Nashville Airbnb case continues

July 28, 2017 | By CALEB TROTTER

Courtesy, Beacon Center

Back in October we reported that Nashville homeowners Rachel and P.J. Anderson had prevailed in their challenge to Nashville’s restrictive and unconstitutional limitation on short-term rentals. Unfortunately, instead of doing the right thing and amending its law to respect the rights of all Nashville property owners, the city appealed that loss. Today, PLF filed yet another amicus brief supporting the rights of Nashvillians to use their property to support their family.

As we previously discussed, in response to the growing popularity of websites like Airbnb and VRBO, and at the behest of the hotel industry and a few disgruntled neighbors, Nashville capped the number of available permits for non-owner-occupied short-term rental properties at 3% of properties within a census tract. Nashville did not cap the number of permits available for owner-occupied properties.

If you’ll recall, the Andersons enjoyed renting out their home on Airbnb while they traveled for P.J.’s musical performances, and did so with an owner-occupied permit. But when Rachel received an opportunity that would have required the family to temporarily relocate to Chicago, a problem arose. Because they wanted to keep their Nashville home for their eventual return to Nashville, and they preferred to rent it out on a short-term basis to avoid greater wear-and-tear that typically accompanies long-term rentals, they needed to swap their permit for a non-owner-occupied permit. Unfortunately, though, all of the permits in their census tract were already taken.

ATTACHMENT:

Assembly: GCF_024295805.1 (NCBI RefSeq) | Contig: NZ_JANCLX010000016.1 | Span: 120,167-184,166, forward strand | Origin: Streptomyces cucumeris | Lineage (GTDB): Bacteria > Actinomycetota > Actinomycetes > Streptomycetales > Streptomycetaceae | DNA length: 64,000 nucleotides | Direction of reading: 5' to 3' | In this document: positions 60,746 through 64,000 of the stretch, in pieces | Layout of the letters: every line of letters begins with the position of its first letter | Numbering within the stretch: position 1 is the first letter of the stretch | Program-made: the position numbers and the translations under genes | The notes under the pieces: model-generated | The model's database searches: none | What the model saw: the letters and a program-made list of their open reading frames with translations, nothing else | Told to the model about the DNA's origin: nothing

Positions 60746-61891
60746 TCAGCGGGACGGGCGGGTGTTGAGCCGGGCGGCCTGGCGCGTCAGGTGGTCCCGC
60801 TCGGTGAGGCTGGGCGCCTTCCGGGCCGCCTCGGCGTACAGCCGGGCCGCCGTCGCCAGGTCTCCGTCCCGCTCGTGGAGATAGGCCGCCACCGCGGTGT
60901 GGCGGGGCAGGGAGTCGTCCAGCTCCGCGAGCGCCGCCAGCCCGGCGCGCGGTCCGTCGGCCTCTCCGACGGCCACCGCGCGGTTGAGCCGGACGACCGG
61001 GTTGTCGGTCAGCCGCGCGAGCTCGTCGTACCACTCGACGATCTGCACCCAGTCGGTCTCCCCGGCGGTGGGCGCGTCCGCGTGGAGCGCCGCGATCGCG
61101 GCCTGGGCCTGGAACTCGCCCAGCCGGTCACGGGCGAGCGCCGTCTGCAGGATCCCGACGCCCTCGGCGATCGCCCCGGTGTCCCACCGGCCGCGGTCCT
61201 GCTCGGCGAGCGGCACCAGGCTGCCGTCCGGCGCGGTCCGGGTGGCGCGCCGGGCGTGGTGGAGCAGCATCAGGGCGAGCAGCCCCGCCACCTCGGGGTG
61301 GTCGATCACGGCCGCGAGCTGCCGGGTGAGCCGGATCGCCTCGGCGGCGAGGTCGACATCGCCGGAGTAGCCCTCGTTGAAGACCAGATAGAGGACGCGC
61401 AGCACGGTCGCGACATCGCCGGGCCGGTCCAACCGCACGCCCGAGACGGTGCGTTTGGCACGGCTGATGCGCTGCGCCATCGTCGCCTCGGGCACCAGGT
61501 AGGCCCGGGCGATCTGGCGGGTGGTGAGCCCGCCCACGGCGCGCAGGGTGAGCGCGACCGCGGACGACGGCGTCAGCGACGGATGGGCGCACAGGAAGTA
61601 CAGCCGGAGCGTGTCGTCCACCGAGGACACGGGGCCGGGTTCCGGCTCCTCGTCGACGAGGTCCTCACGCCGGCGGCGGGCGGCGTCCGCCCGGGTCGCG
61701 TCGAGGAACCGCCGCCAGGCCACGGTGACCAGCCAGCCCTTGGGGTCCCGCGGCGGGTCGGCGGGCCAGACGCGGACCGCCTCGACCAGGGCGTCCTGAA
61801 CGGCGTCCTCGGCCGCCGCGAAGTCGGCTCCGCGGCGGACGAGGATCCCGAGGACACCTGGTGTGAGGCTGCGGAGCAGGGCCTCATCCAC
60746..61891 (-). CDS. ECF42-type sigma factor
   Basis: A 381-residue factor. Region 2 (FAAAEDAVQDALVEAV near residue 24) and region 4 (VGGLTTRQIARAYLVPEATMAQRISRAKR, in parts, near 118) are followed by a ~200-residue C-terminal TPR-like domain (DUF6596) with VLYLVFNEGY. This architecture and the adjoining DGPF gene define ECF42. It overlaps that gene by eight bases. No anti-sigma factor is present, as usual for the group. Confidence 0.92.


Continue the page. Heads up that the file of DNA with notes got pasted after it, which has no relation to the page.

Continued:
As a result, the Andersons challenged that burdensome restriction as unconstitutional, and the trial court agreed and held it to be unconstitutionally vague. On appeal, the Andersons argue that the 3% cap also runs afoul of the Tennessee Constitution’s Anti-Monopoly Clause. In short, because the cap reserves the market for non-owner-occupied short-term rentals to the lucky few who were first to acquire permits, the cap is subject to the “legitimate relation” test, which it fails.

But in response to the Andersons’ argument, Nashville argues that the legitimate relation test is similar to the federal rational basis test and urges the court to adopt an overly deferential application of that test. Regular readers of Liberty Blog will recall that the government often claims that the rational basis test is essentially a rubberstamp of legislation. That is wrong. Thus, PLF’s amicus brief provides the court with numerous examples from the United States Supreme Court, multiple federal circuit Courts of Appeals, and even other Tennessee cases, that show that rational basis review provides a meaningful check on government overreach. With a better understanding of the court’s role in reviewing anti-competitive legislation, hopefully the court will affirm the Andersons’ victory and let them continue to enjoy the fruits of their property.